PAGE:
It doesn’t take a Rhodes Scholar to guess the country of the following towns, though the names may be strange-sounding:
The land of beer steins, sauerkraut, liverwurst, and black bread; overflowing flower boxes; cuckoo clocks; wide, winding rivers; deep-green woods; gray-stone houses with slate roofs; impressive castles on hillsides; towering bronze monuments; quiet and efficient trains; vegetable gardens in small villages, tended by elderly women with scarves wrapping their heads and dark, thick stockings covering their legs; and certainly the greatest music ever written. The beloved homeland of Bach, Mendelssohn, Haydn, Handel, Beethoven, Wagner, and a half dozen other geniuses whose masterworks outlive them by centuries. The lovely and charming country a madman romanced then raped and Allied bombs almost ruined in the 1940s still stands as a mute reminder that God didn’t want it a wasteland to be forgotten. Something must be there that He wanted preserved.
A plot of land no larger than the state of Oregon, Germany is no dusty relic of the past. Far from it. Modern, efficient, computerized, and an unquestioned leader in the European common market, her cities pulsate with people on the move, with that age-old, never-say-die determination. A glance at her skyscrapers would remind you of St. Louis or Dallas, Atlanta or Seattle. Backward, she’s not. Nor bankrupt, not by a long shot. Thanks to the fall of the wall, she’s unified again and proud of it.
It is not often remembered in this hard-charging home of high-tech existence that it was there that a major section of the taproot of Protestantism found its origin. It was there that some of the severest yet most essential battles for the faith were fought. It was there that the chain that bound the Bible to ornate pulpits of spiritually dead religion was broken. It was there that its truths were liberated from the secret language of a corrupt clergy and placed into the hands of the common people. And it was there that those same people were first given a hymnal from which they could sing their faith. Think of it . . . in place of biblical ignorance and slavery to a system that could never bring light, German believers were provided a Bible in their tongue with its grand themes put to music. Instead of mumbling repetitious prayers, crouching in fear, they could approach the throne of God with confidence and personally praise Him as their Shield and their Defender. Among the best: Ein feste Burg ist unser Gott, “A Mighty Fortress Is Our God.” Their courage mounted as their doubts faded, all because a sixteenth-century German monk was willing to take his stand against all odds. Yes, never doubt it . . . all odds.
It was in his tiny, stark cell in the Augustinian convent at Erfurt, all alone with a Latin copy of the Word of God, that Martin Luther decided to believe God, to allow Scripture to mean what it says, and then to stand firmly on it, regardless of the consequences. It’s that last part we tend to minimize. Being officially branded a heretic did not hold him back. Being publicly defrocked, rebuked, and excommunicated merely fueled his fire. With unlimited energy and unrestrained anger, he tore into the church like a human pit bull and refused to let go. From those Ninety-five Theses he hammered onto the door of the Wittenberg church to the day he stood at Worms (pronounced “Vurms”) before the most impressive array of church prelates and political authorities ever gathered in his lifetime, the man remained the embodiment of authentic courage. He was only 37 at the time. Not often tactful but always sincere, he hurled himself at religious wrongs like a blazing meteor wrapped in a robe. Not a well man physically, Luther nevertheless maintained a punishing schedule of preaching, publishing, and pouncing for the rest of his days. He summed up his reason in a single, succinct sentence: “Here I stand: I can do no other.” His life, with more turns and tumults than the Rhine, maintained a steadfast course. The spark he ignited caused the Reformation to burst into full flame.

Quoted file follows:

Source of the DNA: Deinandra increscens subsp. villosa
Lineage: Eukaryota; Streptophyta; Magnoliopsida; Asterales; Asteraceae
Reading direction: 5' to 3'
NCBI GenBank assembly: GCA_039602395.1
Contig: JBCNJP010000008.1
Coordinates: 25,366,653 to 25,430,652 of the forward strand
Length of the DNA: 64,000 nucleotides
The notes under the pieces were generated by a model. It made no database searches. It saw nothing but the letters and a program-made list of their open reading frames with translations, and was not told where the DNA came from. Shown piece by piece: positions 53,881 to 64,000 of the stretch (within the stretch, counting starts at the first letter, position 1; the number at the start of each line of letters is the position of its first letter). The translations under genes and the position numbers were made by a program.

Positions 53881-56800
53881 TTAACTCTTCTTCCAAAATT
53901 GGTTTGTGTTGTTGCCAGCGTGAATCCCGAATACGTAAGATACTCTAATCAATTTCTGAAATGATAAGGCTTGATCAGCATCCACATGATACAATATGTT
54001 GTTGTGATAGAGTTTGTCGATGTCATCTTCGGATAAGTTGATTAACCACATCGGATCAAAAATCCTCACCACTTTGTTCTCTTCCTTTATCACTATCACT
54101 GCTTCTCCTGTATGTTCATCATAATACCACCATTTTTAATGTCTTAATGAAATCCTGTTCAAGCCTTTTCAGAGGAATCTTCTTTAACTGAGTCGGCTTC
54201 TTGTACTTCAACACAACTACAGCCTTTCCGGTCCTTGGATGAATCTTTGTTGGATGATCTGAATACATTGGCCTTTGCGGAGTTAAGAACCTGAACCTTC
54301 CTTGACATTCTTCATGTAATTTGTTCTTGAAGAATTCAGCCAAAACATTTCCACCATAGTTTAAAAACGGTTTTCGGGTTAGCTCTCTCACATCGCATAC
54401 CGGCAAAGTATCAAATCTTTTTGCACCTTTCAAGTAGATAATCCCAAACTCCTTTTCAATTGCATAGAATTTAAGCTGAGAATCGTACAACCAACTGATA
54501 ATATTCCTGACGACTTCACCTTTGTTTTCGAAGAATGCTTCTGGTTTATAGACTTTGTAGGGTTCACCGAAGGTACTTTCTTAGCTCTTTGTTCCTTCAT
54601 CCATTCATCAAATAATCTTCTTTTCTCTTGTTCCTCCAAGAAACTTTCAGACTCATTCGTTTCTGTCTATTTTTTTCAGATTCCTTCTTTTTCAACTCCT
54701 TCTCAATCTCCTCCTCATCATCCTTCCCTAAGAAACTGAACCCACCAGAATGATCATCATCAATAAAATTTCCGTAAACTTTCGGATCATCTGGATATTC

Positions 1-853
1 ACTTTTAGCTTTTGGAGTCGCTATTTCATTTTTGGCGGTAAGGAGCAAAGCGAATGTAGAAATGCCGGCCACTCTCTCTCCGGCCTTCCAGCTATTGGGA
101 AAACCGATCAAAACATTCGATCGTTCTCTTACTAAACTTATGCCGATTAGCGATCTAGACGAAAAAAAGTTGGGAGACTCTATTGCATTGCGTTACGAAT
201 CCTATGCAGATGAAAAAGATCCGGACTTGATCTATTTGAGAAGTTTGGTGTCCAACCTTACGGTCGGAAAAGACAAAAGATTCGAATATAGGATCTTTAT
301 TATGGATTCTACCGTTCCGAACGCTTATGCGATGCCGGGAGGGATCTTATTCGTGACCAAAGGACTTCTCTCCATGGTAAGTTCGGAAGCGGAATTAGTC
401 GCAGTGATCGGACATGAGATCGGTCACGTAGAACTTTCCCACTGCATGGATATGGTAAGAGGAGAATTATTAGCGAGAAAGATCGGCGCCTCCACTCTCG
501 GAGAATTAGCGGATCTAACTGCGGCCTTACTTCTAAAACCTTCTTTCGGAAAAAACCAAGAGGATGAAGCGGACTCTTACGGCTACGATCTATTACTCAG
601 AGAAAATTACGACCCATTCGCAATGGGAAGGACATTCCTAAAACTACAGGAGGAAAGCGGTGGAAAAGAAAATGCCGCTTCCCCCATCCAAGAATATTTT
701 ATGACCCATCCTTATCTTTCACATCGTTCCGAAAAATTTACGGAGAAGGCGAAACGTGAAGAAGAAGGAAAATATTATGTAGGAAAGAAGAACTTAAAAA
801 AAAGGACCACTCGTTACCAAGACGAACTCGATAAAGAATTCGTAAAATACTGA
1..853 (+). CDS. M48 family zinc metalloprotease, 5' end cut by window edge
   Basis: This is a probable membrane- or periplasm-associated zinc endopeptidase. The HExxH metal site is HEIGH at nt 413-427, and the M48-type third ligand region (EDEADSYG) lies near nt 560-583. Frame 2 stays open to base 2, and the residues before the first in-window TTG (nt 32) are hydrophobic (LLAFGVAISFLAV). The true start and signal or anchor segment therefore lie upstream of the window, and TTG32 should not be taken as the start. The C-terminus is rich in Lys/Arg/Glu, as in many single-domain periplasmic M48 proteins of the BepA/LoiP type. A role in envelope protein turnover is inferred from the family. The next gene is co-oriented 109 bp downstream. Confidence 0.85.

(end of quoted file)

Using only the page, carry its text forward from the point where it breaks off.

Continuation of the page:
I have walked where he stood. No longer jeers but monuments and plaques and paintings now mark his pilgrimage. Instead of being humiliated as a heretic, he is now honored as a hero. Time has a way of correcting faulty perspectives. During my visit there, I sat and thought in the castle room at Coburg where he once sat and wrote. I saw the same structures and walls and hillsides he once saw in Heidelberg. I relived some of the feelings he once had at Worms. I was moved in my soul, and I’m a better man because of it. I needed that visit to his Saxon homeland. I needed to hear those guttural sounds as he once spoke and to touch the stones he once touched. I found myself seeing beyond the temporal stuff like steins and sauerkraut, skyscrapers and vegetable gardens. I heard Luther’s voice in the woodwork, and I felt his fire in the bronze and iron. It was more powerful than my phrases can possibly describe, making me appreciate again the eloquent words from the sacred text, “he being dead yet speaketh” (Hebrews 11:4 KJV).
And so it is with all models of righteousness now gone from view. Like silent shadows, these heroes pass beside us and point us toward the upward way, whispering words of courage. We stand on their shoulders, gaining a strategic vantage point. The memory of their example puts needed steel in our spirit, prompting us to press forward, always forward. The legacy of their powerful presence and penetrating pages adds depth to our otherwise superficial existence. Because their convictions live on in words that challenge shallow thinking, we do not—we dare not—remain the same.
Copyright © 2010 by Charles R. Swindoll, Inc